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  1. #1
    Join Date
    Aug 2009
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    Unanswered: Primary key format

    Hi everyone...

    I have to create a primary key on a large table (some millions rows).
    I can define the column as
    - a Number(10) and fill it with the raw result of a sequence,
    or
    - a VARCHAR2(15) and fill it with a prefix and a number, say 'abc-12345687'

    Now my question: what about the index associated with this column ? Is there a difference beetween the two solution (size, efficiency, performance...) ?
    Thanks in advance,

  2. #2
    Join Date
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    Where the Surf Meets the Turf @Del Mar, CA
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    Provided Answers: 1
    >Is there a difference beetween the two solution (size, efficiency, performance...) ?
    No, bits are bits.
    You can lead some folks to knowledge, but you can not make them think.
    The average person thinks he's above average!
    For most folks, they don't know, what they don't know.
    Good judgement comes from experience. Experience comes from bad judgement.

  3. #3
    Join Date
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    Provided Answers: 5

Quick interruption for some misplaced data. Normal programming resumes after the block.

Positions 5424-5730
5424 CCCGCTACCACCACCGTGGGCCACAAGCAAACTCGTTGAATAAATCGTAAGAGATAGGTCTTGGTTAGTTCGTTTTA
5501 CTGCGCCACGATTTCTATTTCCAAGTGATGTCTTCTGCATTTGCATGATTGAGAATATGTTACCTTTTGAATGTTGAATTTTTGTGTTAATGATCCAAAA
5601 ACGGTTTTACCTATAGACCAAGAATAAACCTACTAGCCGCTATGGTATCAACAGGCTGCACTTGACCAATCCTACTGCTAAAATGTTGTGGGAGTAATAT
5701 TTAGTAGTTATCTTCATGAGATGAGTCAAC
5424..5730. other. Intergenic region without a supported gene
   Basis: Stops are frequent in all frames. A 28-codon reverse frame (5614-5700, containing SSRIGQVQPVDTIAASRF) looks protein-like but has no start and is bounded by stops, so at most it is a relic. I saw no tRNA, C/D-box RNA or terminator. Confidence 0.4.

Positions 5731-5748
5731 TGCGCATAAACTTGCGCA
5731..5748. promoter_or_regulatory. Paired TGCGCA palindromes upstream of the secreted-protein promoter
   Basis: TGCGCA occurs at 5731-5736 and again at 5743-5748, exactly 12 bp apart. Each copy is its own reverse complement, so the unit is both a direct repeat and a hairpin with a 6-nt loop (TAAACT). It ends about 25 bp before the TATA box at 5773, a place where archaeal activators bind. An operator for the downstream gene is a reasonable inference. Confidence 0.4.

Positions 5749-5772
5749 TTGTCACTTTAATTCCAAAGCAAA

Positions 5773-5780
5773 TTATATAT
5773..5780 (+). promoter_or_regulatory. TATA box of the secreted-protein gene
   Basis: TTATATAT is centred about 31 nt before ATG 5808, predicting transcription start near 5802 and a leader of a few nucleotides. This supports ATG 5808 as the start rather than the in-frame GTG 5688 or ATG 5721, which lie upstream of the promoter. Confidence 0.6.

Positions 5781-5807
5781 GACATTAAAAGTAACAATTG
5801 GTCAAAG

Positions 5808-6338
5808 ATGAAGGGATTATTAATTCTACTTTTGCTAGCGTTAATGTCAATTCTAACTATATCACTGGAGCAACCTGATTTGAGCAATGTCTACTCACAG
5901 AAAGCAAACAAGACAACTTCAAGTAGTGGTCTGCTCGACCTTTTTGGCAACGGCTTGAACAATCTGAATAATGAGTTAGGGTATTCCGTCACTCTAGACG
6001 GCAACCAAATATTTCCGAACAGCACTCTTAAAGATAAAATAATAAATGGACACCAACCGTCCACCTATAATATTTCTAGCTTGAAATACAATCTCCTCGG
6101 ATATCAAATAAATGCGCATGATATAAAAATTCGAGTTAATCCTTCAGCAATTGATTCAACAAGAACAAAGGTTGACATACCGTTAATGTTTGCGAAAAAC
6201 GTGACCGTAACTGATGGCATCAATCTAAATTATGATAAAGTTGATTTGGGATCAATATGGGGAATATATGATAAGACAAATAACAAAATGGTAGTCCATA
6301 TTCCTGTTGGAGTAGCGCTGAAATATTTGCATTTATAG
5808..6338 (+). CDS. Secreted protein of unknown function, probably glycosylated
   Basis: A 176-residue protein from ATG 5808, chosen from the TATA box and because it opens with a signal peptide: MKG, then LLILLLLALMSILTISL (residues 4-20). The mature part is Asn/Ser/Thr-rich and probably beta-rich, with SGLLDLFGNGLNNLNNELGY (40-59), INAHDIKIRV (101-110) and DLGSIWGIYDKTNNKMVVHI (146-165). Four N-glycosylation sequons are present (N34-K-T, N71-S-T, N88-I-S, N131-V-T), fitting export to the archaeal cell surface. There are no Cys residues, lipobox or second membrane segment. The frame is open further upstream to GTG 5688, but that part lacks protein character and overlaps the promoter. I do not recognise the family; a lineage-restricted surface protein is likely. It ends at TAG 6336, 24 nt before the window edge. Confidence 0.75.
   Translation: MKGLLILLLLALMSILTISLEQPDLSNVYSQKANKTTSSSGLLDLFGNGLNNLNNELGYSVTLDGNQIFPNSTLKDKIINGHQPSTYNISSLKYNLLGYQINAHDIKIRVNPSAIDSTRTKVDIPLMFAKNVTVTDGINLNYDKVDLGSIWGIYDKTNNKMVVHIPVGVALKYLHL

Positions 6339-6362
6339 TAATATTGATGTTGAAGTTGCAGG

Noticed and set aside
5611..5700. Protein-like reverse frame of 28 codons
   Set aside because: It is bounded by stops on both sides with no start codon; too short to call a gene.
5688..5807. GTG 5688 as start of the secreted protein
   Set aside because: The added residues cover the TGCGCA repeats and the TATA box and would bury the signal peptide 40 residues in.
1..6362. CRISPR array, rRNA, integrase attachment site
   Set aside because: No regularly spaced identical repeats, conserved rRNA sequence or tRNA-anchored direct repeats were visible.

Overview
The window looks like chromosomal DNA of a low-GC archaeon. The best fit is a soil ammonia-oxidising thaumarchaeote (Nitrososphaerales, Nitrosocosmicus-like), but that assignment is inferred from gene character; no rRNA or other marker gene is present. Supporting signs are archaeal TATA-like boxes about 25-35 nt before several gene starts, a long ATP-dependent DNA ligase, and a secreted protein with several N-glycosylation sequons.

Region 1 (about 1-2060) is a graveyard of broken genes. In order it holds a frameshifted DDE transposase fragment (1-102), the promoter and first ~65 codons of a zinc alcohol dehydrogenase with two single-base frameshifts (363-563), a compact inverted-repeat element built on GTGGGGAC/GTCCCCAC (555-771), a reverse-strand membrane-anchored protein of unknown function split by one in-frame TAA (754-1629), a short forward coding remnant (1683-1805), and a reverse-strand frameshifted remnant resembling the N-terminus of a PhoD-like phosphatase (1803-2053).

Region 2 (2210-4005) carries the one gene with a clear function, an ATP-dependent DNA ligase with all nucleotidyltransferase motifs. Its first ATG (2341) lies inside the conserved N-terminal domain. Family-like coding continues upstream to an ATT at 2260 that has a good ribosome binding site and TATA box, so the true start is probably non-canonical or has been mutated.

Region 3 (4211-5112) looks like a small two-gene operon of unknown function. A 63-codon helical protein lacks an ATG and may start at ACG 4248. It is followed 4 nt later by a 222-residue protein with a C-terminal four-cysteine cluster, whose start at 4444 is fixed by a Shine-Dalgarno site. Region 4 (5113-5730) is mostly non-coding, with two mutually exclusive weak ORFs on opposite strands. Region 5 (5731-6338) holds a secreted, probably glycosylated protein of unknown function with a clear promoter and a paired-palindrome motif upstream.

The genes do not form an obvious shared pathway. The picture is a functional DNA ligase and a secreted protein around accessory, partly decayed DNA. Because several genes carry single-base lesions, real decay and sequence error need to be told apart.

does a primary key already exist within the table or are you just creating a sequnce to fill in as an alternate?
    Dave

  4. #4
    Join Date
    Aug 2009
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    No, it's not an alternate.
    Actually, I shall import data from another database (not SQL) and I'm thinking about improving the data model.
    Thanks,
    LS

  5. #5
    Join Date
    Jun 2009
    Posts
    11

    hi

    Quote Originally Posted by Pyrophorus
    Hi everyone...

    I have to create a primary key on a large table (some millions rows).
    I can define the column as
    - a Number(10) and fill it with the raw result of a sequence,
    or
    - a VARCHAR2(15) and fill it with a prefix and a number, say 'abc-12345687'

    Now my question: what about the index associated with this column ? Is there a difference beetween the two solution (size, efficiency, performance...) ?
    Thanks in advance,

    hi Pyrophorus,
    u asked about the data(raw sequence (or) 'abc-4349934830'),
    but when u specify col as varchar2(), it just occupy the space only to length of the data.
    e.g., ----aa varchar2(20)---
    if u give data as
    'aaa',
    'bbbb'

    it just occupy according to length of the data. i.e., aaa=3(||ly varchar(3), bbbb=4(||ly varchar(4) )
    so varchar2() itself increase performance.

    case 2:
    When u create primary key , the index created is unique index, not ordinary index, that performes the unique key action,
    -----primary key=notnull+unique------

    As u asked, the performance may be increased when we specify varchar2() rather than num,char. But when we consider about the restrictions between number and character , specify number() is better than varchar()/char().

    relation b/w primary key and index:-